Library Info

January 2010 - Posts

Finding Great Deals on Text Books Online

For many of us, mid-January is nothing special. It may be around now that you’ve finally returned those unwanted Christmas gifts or given up your new year’s resolutions. But for many people it’s time to return to the classroom which means it’s time for the dreaded task of buying text books. I am a big believe in supporting local businesses but it’s just not always possible when you need such specific titles so I go straight to the internet.

Nearly everyone has their preferred online option. Some love the easy interface of Amazon or the pretty colors of Barnes & Noble. But if you’re really trying to find the best deal on new and used books isn’t it best to compare them all? Enter Rather than sleuthing around the internet, one site at a time, you have the option of searching for the item you need at BigWords who will then search multiple sites for you. Among others, they search Amazon, Barnes & Noble, BooksAMillion,, and eCampus. After you enter all of the books you’re looking for, BigWords makes recommendations based on both the price of the book and shipping costs. Plus, while you wait for them to crunch the numbers they provide you with a list of one-liners to amuse you. One down side of the service is that you will still need to create accounts with each vendor you buy books from. BigWords just allows you to search multiple sites at a time in order to find the best deal.

There are plenty of great services like this. If you’re interested, share your favorite online book sellers in the comments.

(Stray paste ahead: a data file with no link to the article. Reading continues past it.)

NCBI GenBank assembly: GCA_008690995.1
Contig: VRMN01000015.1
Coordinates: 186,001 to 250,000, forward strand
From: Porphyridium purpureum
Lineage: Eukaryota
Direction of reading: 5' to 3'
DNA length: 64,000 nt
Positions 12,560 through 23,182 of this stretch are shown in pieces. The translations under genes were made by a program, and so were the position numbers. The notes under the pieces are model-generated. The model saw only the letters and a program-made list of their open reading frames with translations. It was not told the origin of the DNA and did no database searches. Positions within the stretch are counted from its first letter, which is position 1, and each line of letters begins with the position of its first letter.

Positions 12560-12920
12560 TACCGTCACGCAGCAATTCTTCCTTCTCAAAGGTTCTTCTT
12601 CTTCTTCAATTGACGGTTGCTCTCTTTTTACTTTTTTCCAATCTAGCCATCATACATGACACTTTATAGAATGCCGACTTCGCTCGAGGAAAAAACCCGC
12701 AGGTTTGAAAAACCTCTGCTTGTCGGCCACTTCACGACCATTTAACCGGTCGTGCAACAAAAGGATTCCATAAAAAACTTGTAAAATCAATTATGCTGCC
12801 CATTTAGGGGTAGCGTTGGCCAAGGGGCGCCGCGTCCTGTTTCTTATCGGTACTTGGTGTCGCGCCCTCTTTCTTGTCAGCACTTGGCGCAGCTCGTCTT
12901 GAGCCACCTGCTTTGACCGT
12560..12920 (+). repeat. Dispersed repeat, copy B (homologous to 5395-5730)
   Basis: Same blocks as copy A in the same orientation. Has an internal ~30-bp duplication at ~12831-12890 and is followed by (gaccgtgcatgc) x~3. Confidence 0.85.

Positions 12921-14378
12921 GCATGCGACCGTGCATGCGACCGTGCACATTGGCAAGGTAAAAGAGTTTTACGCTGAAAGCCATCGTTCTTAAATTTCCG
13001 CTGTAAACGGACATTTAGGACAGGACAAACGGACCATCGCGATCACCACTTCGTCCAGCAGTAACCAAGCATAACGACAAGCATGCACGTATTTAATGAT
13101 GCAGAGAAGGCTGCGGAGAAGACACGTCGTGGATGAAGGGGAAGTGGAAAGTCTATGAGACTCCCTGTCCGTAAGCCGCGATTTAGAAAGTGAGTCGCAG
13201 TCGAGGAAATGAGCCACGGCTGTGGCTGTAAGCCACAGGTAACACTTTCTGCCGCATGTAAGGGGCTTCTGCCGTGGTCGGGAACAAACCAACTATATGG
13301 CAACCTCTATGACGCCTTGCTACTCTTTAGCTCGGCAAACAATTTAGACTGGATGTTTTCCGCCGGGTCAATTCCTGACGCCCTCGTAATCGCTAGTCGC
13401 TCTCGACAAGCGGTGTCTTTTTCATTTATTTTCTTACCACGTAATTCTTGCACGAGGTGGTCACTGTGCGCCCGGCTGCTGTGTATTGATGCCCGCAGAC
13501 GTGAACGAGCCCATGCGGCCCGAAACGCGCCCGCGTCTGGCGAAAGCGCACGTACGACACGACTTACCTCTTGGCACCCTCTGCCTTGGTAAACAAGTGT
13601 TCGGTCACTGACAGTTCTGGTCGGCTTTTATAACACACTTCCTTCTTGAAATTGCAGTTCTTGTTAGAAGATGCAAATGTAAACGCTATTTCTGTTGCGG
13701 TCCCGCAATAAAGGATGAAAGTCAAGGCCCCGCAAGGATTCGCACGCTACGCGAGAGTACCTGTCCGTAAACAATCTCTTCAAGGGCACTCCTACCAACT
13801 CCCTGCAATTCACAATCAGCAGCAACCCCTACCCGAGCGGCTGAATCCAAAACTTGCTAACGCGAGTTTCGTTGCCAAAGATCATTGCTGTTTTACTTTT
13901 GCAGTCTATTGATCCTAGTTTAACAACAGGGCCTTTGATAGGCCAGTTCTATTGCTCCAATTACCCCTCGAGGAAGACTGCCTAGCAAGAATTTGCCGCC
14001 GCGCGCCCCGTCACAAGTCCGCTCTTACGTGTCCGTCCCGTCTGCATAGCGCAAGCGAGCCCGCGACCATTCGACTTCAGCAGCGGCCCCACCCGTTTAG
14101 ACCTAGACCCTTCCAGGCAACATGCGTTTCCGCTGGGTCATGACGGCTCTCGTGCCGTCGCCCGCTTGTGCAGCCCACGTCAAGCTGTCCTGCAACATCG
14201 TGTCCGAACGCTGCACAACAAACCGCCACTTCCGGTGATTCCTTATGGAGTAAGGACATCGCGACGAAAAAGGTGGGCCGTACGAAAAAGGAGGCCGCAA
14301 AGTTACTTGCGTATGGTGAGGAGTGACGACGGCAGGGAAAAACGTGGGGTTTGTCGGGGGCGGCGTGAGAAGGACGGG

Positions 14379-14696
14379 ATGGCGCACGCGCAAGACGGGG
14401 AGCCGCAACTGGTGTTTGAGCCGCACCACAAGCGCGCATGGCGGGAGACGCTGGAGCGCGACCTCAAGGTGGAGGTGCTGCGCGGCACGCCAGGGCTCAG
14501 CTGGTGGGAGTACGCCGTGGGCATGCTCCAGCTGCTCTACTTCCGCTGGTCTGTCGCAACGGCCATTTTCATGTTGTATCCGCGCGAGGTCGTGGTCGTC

Improve Your Touch Typing the Free and Easy Way

Every day in the library I see adults striving to improve themselves and learn new things. Recently we’ve seen a rising interest in updating computer skills, either for personal satisfaction or to remain competitive in the job market. For some, this means attending one of our Microsoft Quick Start classes at the library to learn about Office 2007. Others work on developing specific skills such as touch typing which is what I’d like to talk about today. With such a skill there’s nothing to it but to do it. Here are two recommendations for free, online programs which can help.

Klava is a flash-based, online typing program which is incredibly simple and super handy. Simply go to the website, click in the text box and start typing. There's no registration and no fees which I always appreciate. Klava (shown above) provides you with a list of words which you then type into the text box. As you go, it keeps track of several things for you. The numbers at the top of the screen and to the left show you your characters per minute from the two previous lines. The numbers to the right of that show you your error percentage. Klava also gives you good hints as you go: turning the text box dark gray if you make an error and highlighting the letters you struggle with. The drop-down menus at the bottom of the page allow you to change from Basic English (short words and letter combinations) to Advanced English (full sentences). You even have the option of practicing on a Dvorak keyboard if you have the ability to configure your own keyboard to that format. Klava's strength is its simplicity and I definitely encourage you to give it a try if you are interested in improving your touch typing or just have a few minutes to kill. 

Typing Web is a more popular (and free) tool to help practice touch typing. Typing Web is very different from Klava. It includes multiple typing lessons and tests and is graphic heavy. Unlike Klava it does include a timer and provides words per minute rather than characters per minute which I find to be a more useful measurement. If you need more visual stimulation than Klava provides, Typing Web might be a good choice for you. This program also lets you bypass registration if you’re so inclined and just get straight to typing. Typing Web does have quite a few ads and, unfortunately, some of them are of the flashing variety which can be a bit distracting.

There are countless other typing tutorials and tests online that may be just as good. But I find these to be simple (especially in the case of Klava) and well-organized (Typing Web). Give it a try if you have a minute and see if it helps!